By Kristin Trent and Sunny Zhou
WASHINGTON, DC – In a letter addressed to President Joe Biden this week, 13 faith and justice organizations urged the president to grant clemency for people convicted of federal crack cocaine sentences.
Signatories include justice groups such as the American Civil Liberties Union, NAACP Legal Defense and Educational Fund, Inc. (LDF) and Drug Policy Alliance, while faith organizations include Jewish Council for Public Affairs, Multifaith Initiative to End Mass Incarceration and National Council of Churches.
“It is unacceptable that we know of glaring injustices in our criminal legal system, but see little action from those with the responsibility to change the law,” the organizations wrote. “[Y]ou have the power of executive clemency to grant pardons and commutations to thousands of people impacted by unjustly punitive crack cocaine sentencing guidelines.”
In 1986, Congress adopted the Anti-Drug Abuse Act following a moral panic after a rising basketball star died of drug overdose, said the ACLU, writing, “[A] person with a small amount of crack faced the same sentence as a person with 100 times that weight in powder cocaine, “even though the two substances are chemically identical.”
“[A] dramatic shift occurred in the incarceration trends for African Americans, relative to the rest of the nation,” the ACLU’s Crack Cocaine Report found of racial disparities in the aftermath of the 1986 act, adding, “This trend effectively transformed federal prisons into institutions increasingly dedicated to incarcerating African Americans.”
Senior Policy Associate for the Legal Defense Fund Kristina Roth wrote “[f]or decades, Black communities have been disproportionately surveilled and terrorized by the War on Drugs. This targeted law enforcement attack has resulted in the extended and indefensible incarceration of thousands of Black people.”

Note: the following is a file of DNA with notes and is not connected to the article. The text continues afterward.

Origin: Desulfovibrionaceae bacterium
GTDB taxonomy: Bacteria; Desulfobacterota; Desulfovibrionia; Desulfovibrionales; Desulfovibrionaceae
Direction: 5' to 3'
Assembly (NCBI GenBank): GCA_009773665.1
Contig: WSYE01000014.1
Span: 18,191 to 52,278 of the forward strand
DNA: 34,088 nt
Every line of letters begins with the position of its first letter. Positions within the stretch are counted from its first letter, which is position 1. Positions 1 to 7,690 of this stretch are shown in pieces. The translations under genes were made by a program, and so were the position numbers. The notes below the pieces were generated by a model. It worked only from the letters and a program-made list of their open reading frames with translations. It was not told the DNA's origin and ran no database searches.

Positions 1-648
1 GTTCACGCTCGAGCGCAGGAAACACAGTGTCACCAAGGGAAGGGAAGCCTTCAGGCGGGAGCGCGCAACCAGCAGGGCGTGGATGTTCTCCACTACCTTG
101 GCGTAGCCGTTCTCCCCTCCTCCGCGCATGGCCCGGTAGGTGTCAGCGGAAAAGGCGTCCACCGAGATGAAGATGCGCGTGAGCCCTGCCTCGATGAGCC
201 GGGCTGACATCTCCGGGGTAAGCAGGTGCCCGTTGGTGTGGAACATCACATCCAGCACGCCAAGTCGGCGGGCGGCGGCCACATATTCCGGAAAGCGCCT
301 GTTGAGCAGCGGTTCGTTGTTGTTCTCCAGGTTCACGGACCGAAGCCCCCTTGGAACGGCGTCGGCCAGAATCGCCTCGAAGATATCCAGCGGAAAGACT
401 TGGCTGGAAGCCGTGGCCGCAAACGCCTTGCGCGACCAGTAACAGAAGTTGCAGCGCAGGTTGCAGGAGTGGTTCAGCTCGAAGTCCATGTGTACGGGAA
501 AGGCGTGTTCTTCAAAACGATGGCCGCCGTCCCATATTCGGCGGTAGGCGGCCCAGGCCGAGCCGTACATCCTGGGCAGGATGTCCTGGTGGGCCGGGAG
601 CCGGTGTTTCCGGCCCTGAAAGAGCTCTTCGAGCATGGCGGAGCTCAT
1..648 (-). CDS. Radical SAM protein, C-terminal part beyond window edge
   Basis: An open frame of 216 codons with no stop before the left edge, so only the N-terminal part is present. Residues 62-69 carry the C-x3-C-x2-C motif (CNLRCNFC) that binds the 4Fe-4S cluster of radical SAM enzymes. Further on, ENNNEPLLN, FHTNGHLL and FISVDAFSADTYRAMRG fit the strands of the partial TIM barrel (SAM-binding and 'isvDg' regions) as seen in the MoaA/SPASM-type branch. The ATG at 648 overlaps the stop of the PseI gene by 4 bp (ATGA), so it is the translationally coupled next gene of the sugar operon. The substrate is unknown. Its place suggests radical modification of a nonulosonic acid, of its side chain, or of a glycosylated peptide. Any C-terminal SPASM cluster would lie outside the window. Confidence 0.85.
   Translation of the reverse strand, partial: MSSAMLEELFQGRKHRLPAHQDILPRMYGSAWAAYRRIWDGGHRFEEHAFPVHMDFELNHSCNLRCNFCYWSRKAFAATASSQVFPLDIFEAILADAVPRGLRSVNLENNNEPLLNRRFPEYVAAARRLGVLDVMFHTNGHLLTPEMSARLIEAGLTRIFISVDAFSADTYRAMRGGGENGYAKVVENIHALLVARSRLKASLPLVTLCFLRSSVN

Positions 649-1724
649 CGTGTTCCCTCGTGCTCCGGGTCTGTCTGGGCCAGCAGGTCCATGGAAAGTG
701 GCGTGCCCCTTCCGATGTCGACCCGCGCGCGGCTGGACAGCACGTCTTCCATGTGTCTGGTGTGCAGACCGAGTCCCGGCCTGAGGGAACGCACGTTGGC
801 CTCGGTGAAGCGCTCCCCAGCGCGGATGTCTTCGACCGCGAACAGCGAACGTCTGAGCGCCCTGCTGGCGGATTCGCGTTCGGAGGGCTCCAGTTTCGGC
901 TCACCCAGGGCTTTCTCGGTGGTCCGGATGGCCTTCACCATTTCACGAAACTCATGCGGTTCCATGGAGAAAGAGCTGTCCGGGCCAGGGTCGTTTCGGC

The Fair Sentencing Act of 2010 reduced the disparity to 18:1 and under President Biden’s direction, and prosecutors were instructed by Attorney General Merrick Garland to not automatically charge crack and powder cocaine offenses differently, said the ACLU, adding this disparity still persists in spite of strong bipartisan and presidential support.
For those who have already been convicted, the ACLU noted that “[t]housands of people are serving out harsh, unjustifiable sentences because of the crack disparity, while thousands of others still face legal discrimination from governments, landlords, and employers because of a criminal record for a federal crack conviction.”
Amy Spitalnick, CEO of Jewish Council for Public Affairs, wrote, “Jewish values, and basic human decency, are threatened by the inhumanity of mass incarceration and criminalization – and there are few better illustrations of the racist underpinnings of the failed War on Drugs than this sentencing disparity.”
“[E]ven for those who have never seen the inside of a prison, the war on drugs creates a profound moral injury — making them complicit in a system that perpetuates the oppression of Black people and calls it safety,” said Cynthia W. Roseberry, acting director of the ACLU’s Justice Division.
“We are asking President Biden to show moral leadership by granting clemency to people with federal crack convictions. We can chart a course that creates safety and justice for all of us, and it starts with accountability for past wrongs,” added Roseberry.